As you would expect from an anime fighter, it’s an approachable combat system that allows you to pull off impressive-looking feats with minimal effort. It doesn’t have the deepest of mechanics, but there’s enough to learn for fights to remain engaging throughout the story mode and into the multiplayer space. With the large areas in which fights occur, bouts can be as much about positioning and spacing as they are about landing combos, allowing for an extra element of strategy to contemplate as you battle. It can on occasion be a detriment in the story mode, with boss battles devolving to running around and dodging massive attacks whilst waiting for an opening to run in and unleash your best combo – but only as far as the game lets you.
A unique element to this game is a circular gauge that depletes over time whilst you’re performing a combo. Once the gauge runs out, the opponent will no longer be able to be juggled in your attack and will instantly gain temporary invincibility and fall to the ground. It’s an interesting way of tackling the issue of expert players juggling opponents in seemingly endless combos, but it’s not without its drawbacks. It’s prone to leaving you stuck in an animation loop that may finish well after your opponent has dropped to the floor and bounced back up, opening you up to punishment. A simple tweak to make your attack end at the same time as the damage does would make for a system far less prone to some frustrating moments.
That minor gripe aside, the overall fighting system is an enjoyable one. After you’ve completed the story mode, which you’ll want to do to unlock the full roster as efficiently as possible, you can take your skills online. The usual selection of casual and ranked modes are on offer, with points earned from battles used to mop up any unlocks you didn’t get from the story mode. Spending time in multiplayer allows you to experience the full roster of characters. It’s a solid list, with alternate costumes, humorous clone versions of characters, and more on the way via DLC. You can also take a second character into battle to wheel out for some quick extra damage or to rescue you from a combo lock. Despite some similar move sets across the roster, there’s enough variety here to satiate fans of the anime and fighting games alike.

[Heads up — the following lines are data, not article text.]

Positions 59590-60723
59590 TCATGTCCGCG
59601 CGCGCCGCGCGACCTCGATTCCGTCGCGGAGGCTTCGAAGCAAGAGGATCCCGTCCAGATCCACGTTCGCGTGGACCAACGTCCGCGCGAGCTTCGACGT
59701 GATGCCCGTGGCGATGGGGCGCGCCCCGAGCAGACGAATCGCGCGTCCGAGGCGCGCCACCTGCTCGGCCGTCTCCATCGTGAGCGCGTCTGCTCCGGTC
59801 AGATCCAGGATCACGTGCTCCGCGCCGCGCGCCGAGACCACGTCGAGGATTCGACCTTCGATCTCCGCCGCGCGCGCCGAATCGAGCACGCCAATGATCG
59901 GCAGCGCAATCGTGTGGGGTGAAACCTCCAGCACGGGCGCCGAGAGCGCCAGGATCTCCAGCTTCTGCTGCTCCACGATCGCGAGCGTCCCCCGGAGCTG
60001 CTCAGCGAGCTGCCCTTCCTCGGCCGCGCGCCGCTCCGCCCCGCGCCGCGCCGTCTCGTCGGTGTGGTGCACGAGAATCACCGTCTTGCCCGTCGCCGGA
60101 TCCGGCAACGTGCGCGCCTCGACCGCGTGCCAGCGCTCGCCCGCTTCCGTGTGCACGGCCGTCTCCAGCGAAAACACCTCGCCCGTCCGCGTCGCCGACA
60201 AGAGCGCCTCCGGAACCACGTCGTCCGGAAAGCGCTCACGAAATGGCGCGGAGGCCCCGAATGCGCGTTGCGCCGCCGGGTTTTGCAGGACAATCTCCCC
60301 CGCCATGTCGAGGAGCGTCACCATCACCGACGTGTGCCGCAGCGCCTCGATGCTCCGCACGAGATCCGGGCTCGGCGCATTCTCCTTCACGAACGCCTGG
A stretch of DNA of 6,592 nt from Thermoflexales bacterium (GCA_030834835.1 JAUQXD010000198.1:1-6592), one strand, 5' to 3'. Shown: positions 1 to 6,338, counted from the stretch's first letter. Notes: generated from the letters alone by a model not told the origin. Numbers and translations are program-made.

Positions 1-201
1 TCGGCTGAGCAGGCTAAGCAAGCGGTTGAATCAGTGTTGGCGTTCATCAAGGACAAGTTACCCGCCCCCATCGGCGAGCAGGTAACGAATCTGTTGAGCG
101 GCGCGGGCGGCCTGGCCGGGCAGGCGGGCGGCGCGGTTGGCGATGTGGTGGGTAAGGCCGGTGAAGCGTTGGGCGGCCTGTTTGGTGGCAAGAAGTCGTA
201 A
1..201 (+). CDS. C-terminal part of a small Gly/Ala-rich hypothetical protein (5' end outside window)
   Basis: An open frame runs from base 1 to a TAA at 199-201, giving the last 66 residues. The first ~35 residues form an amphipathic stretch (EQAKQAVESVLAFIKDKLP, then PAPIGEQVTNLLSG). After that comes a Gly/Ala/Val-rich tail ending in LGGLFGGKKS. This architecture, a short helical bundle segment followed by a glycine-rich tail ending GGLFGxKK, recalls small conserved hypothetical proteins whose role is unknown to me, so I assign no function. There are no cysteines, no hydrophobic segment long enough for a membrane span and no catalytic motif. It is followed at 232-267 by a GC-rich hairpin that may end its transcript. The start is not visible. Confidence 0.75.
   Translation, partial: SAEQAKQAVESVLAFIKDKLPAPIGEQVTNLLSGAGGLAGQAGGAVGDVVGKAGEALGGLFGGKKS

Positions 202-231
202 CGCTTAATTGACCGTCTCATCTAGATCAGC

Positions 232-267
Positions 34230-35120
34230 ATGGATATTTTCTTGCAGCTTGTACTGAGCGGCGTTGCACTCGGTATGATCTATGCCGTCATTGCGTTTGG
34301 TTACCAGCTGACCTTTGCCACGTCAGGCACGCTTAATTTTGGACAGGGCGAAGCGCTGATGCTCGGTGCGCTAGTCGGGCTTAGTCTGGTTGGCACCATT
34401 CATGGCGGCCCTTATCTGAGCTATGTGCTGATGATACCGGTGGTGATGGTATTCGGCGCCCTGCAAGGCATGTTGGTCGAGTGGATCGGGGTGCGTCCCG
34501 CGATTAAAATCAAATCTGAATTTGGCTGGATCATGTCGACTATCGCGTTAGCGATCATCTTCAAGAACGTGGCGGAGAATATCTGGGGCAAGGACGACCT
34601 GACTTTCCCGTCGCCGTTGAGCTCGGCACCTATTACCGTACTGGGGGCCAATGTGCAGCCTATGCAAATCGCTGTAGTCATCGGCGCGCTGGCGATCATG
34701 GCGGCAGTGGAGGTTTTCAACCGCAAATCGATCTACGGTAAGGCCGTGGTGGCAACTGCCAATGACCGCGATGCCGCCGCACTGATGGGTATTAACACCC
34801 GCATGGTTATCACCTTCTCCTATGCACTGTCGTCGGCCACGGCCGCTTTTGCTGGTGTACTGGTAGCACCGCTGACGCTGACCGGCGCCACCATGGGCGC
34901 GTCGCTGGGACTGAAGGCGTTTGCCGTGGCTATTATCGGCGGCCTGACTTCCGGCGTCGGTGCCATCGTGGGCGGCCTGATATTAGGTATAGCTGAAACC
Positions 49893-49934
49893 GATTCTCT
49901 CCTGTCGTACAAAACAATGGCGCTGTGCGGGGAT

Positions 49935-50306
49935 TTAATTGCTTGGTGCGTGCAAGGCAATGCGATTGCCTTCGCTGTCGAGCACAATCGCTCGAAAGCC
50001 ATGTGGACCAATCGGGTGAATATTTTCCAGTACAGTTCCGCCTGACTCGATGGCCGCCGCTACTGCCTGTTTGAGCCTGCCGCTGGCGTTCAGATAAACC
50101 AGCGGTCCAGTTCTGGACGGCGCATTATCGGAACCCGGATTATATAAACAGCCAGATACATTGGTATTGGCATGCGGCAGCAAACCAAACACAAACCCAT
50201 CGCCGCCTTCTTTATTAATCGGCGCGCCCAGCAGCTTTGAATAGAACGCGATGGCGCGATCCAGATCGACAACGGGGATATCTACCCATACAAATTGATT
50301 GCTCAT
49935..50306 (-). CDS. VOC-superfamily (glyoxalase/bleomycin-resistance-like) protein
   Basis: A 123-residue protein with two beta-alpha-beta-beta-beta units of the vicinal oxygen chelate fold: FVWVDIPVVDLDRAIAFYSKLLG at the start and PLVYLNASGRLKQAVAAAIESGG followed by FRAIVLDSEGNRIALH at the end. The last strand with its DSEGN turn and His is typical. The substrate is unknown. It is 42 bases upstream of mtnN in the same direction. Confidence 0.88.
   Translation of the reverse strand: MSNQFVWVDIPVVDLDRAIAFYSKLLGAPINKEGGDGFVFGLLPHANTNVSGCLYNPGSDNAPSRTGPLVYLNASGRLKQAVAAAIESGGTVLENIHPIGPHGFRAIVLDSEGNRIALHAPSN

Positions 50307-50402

Demon Slayer Kimetsu no Yaiba – The Hinokami Chronicles delivers satisfying fights wrapped in a stunning presentation that is sure to delight fans of the series. Whilst the story mode’s connective tissue tying the fights together can be a bit flimsy, it’s a serviceable way of retelling narrative. The arena-style fights will feel very familiar to those experienced in the genre and can be found wanting when it comes to the depth of its mechanics, but anyone with a passing interest in Demon Slayer is going to love every second of this and may even convert a few new fans along the way.
+ A visual delight
+ Satisfying fighting system
+ Fans of the anime will adore every second
- Story mode is a bit basic
- Combo gauge can be frustrating
- Not a lot to offer non-fans